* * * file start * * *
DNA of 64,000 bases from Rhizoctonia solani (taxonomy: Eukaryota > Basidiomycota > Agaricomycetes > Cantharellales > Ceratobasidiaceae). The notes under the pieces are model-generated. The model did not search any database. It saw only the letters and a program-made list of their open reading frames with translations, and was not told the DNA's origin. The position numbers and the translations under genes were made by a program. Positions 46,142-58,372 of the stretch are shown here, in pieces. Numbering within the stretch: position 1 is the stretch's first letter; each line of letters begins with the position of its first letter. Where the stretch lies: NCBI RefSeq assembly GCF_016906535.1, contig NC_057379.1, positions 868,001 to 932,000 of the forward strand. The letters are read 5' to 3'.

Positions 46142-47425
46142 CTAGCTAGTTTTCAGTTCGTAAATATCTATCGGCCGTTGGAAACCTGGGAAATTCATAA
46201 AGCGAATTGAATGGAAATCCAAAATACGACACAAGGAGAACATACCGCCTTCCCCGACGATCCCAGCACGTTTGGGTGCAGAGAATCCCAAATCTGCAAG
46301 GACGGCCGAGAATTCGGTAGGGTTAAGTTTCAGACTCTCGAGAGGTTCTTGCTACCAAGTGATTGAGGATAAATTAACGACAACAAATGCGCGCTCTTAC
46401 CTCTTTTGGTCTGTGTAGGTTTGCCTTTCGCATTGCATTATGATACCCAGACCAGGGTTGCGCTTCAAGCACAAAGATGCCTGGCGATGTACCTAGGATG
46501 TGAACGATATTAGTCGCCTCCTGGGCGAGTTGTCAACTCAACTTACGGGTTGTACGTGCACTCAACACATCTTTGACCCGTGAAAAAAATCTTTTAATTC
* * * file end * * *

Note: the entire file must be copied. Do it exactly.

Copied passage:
DNA of 64,000 bases from Rhizoctonia solani (taxonomy: Eukaryota > Basidiomycota > Agaricomycetes > Cantharellales > Ceratobasidiaceae). The notes under the pieces are model-generated. The model did not search any database. It saw only the letters and a program-made list of their open reading frames with translations, and was not told the DNA's origin. The position numbers and the translations under genes were made by a program. Positions 46,142-58,372 of the stretch are shown here, in pieces. Numbering within the stretch: position 1 is the stretch's first letter; each line of letters begins with the position of its first letter. Where the stretch lies: NCBI RefSeq assembly GCF_016906535.1, contig NC_057379.1, positions 868,001 to 932,000 of the forward strand. The letters are read 5' to 3'.

Positions 46142-47425
46142 CTAGCTAGTTTTCAGTTCGTAAATATCTATCGGCCGTTGGAAACCTGGGAAATTCATAA
46201 AGCGAATTGAATGGAAATCCAAAATACGACACAAGGAGAACATACCGCCTTCCCCGACGATCCCAGCACGTTTGGGTGCAGAGAATCCCAAATCTGCAAG
46301 GACGGCCGAGAATTCGGTAGGGTTAAGTTTCAGACTCTCGAGAGGTTCTTGCTACCAAGTGATTGAGGATAAATTAACGACAACAAATGCGCGCTCTTAC
46401 CTCTTTTGGTCTGTGTAGGTTTGCCTTTCGCATTGCATTATGATACCCAGACCAGGGTTGCGCTTCAAGCACAAAGATGCCTGGCGATGTACCTAGGATG
46501 TGAACGATATTAGTCGCCTCCTGGGCGAGTTGTCAACTCAACTTACGGGTTGTACGTGCACTCAACACATCTTTGACCCGTGAAAAAAATCTTTTAATTC